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Last Updated: Mar 4th, 2009 - 23:34:15

San Gabriel Arcangel  


Mission San Gabriel Arcangel
By Anne Brooksher
Mar 5, 2009, 18:40 PST




Father Junipero Serra founded the Mission San Gabriel Arcangel on September 8th, 1771. It was the fourth of California's 21 missions, and it stood alone in its unique fortress-like construction.

The Mission was named for the Archangel Gabriel, and it was constructed about nine miles outside the Las Angeles Pueblo. The mission was built to resemble a military fortress, with adobe walls standing five feet thick and small slit windows decorating the outside walls. The mission proper was surrounded by hundreds of thousands of acres of land used for farming, raising cattle, and other agricultural practices. The stock and grain produced by Mission San Gabriel Arcangel made up one fourth of the entire mission system's assets.

Photographed by Frederick Scholer, April 7th, 1934. DETAIL OF BELL TOWER, VIEW FROM NORTH SIDE. (Upper Portion)


Like most California missions, the Mission San Gabriel Arcangel supported itself and the Native inhabitants of the area by growing crops of wheat and corn. They also raised herds of horses and cattle, and cultivated grapes in a vineyard. The mission maintained an economy that was based heavily on crops such as corn and beans. It also produced many fine wines, soaps, and candles. The majority of soap and candles used at other missions, in fact, were produced at Mission San Gabriel Arcangel.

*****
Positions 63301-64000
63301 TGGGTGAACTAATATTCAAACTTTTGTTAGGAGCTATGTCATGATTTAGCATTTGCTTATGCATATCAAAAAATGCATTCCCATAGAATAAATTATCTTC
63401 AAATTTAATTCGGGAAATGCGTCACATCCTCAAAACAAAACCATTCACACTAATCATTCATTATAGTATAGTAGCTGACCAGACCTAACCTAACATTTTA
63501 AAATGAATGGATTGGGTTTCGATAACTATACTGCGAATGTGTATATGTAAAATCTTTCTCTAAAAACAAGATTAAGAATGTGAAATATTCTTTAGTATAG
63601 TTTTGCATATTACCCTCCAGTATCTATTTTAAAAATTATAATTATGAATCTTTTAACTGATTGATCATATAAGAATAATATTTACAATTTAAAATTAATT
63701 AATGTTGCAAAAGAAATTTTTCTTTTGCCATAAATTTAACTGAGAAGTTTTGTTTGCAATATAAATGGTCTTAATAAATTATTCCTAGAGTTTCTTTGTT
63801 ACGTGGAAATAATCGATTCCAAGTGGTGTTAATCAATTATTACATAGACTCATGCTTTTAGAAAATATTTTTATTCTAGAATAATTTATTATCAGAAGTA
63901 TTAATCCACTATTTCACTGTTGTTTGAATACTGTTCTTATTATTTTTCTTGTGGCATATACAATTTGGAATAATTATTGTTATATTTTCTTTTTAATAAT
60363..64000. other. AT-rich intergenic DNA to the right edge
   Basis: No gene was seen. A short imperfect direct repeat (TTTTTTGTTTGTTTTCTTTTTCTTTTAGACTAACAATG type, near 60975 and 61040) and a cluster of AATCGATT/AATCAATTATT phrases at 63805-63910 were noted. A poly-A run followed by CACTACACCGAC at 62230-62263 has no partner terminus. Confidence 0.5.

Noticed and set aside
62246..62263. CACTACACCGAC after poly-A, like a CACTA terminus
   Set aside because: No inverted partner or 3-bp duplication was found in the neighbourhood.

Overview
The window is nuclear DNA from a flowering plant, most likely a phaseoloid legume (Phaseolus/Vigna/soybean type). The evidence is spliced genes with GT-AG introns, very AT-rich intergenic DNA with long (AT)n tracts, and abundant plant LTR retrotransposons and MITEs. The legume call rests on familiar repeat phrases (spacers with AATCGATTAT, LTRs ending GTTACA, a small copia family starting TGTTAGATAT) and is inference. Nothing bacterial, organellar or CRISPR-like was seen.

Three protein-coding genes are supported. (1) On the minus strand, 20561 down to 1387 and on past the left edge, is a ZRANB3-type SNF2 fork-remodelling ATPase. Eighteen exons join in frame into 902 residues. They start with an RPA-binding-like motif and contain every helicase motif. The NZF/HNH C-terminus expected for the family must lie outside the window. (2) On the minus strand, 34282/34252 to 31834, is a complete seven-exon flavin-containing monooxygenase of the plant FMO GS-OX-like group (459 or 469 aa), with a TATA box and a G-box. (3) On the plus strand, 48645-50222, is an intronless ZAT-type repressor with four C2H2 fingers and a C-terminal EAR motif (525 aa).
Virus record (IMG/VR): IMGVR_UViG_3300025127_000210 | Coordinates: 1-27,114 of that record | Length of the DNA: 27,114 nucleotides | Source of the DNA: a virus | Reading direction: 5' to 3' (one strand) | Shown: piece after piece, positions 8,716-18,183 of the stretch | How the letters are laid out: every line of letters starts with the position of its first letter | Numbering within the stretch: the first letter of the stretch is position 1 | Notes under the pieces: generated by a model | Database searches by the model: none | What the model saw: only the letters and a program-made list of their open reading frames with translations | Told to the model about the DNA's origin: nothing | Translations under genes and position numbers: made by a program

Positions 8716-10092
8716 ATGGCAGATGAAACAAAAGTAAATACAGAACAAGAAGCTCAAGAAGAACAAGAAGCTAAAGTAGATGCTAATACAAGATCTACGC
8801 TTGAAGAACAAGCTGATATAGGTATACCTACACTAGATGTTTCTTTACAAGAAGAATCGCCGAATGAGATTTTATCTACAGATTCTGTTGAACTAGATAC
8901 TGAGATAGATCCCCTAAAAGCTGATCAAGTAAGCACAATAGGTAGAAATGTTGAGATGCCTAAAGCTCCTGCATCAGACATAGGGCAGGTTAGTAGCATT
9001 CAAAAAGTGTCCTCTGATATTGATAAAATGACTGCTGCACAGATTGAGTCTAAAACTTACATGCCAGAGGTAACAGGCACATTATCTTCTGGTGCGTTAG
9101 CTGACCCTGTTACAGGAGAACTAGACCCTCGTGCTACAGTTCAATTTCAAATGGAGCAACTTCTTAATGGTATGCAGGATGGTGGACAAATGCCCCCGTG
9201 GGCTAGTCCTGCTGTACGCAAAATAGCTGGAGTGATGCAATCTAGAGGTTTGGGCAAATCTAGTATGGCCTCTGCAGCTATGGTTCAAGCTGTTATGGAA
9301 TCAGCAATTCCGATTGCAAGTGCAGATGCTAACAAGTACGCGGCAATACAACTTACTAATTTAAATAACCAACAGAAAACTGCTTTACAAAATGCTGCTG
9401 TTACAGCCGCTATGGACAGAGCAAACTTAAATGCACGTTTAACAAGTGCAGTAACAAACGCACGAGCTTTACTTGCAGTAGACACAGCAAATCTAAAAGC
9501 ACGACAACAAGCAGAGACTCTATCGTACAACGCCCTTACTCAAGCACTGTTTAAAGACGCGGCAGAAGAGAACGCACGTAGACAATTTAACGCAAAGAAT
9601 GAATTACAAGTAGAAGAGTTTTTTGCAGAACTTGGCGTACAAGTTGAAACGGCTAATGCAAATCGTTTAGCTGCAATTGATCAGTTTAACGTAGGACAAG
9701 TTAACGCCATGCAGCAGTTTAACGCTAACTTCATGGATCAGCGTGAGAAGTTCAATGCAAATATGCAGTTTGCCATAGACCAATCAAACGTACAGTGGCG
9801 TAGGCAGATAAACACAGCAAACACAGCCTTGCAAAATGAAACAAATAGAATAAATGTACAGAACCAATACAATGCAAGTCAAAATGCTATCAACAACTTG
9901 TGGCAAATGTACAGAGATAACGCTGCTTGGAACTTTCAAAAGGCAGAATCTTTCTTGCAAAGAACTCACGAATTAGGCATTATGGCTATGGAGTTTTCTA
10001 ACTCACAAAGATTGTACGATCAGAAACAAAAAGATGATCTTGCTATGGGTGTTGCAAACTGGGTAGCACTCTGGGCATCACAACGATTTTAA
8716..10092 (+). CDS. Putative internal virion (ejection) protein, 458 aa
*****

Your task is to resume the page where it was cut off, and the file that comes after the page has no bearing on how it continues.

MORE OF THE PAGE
While the mission eventually gained financial success, it was not a simple endeavor. The missionaries discovered upon their arrival at San Gabriel that the Native Americans in the area were hostile to the invaders of their land. They refused to help with the growth of the mission, and were aggressive toward the Spaniards. Eventually, however, the founders of the missions gained the respect and cooperation of the Indians. The economic success of Mission San Gabriel Arcangel was due in a large part to the help of the local inhabitants.

The mission still displays the importance of the local Indians through the preservation of the Native American burial ground. This is one of the largest burial grounds of its kind, with more than 6,000 Indians buried. In this way, the legacy of the first Americans on this land is preserved.


Peter Van Dusen - Mission Entrance J.Chris Morel - Under the Big Tree Peter Beckmann - Mission Garden
Mission Entrance
Peter Van Dusen
30 in. x 24 in.
Buy Mission Entrance
Framed | Mounted

Under the Big Tree
J.Chris Morel
26 in. x 36 in.
Buy Under the Big Tree
Framed | Mounted

Mission Garden
Peter Beckmann
27 in. x 38 in.
Buy Mission Garden
Framed | Mounted

 
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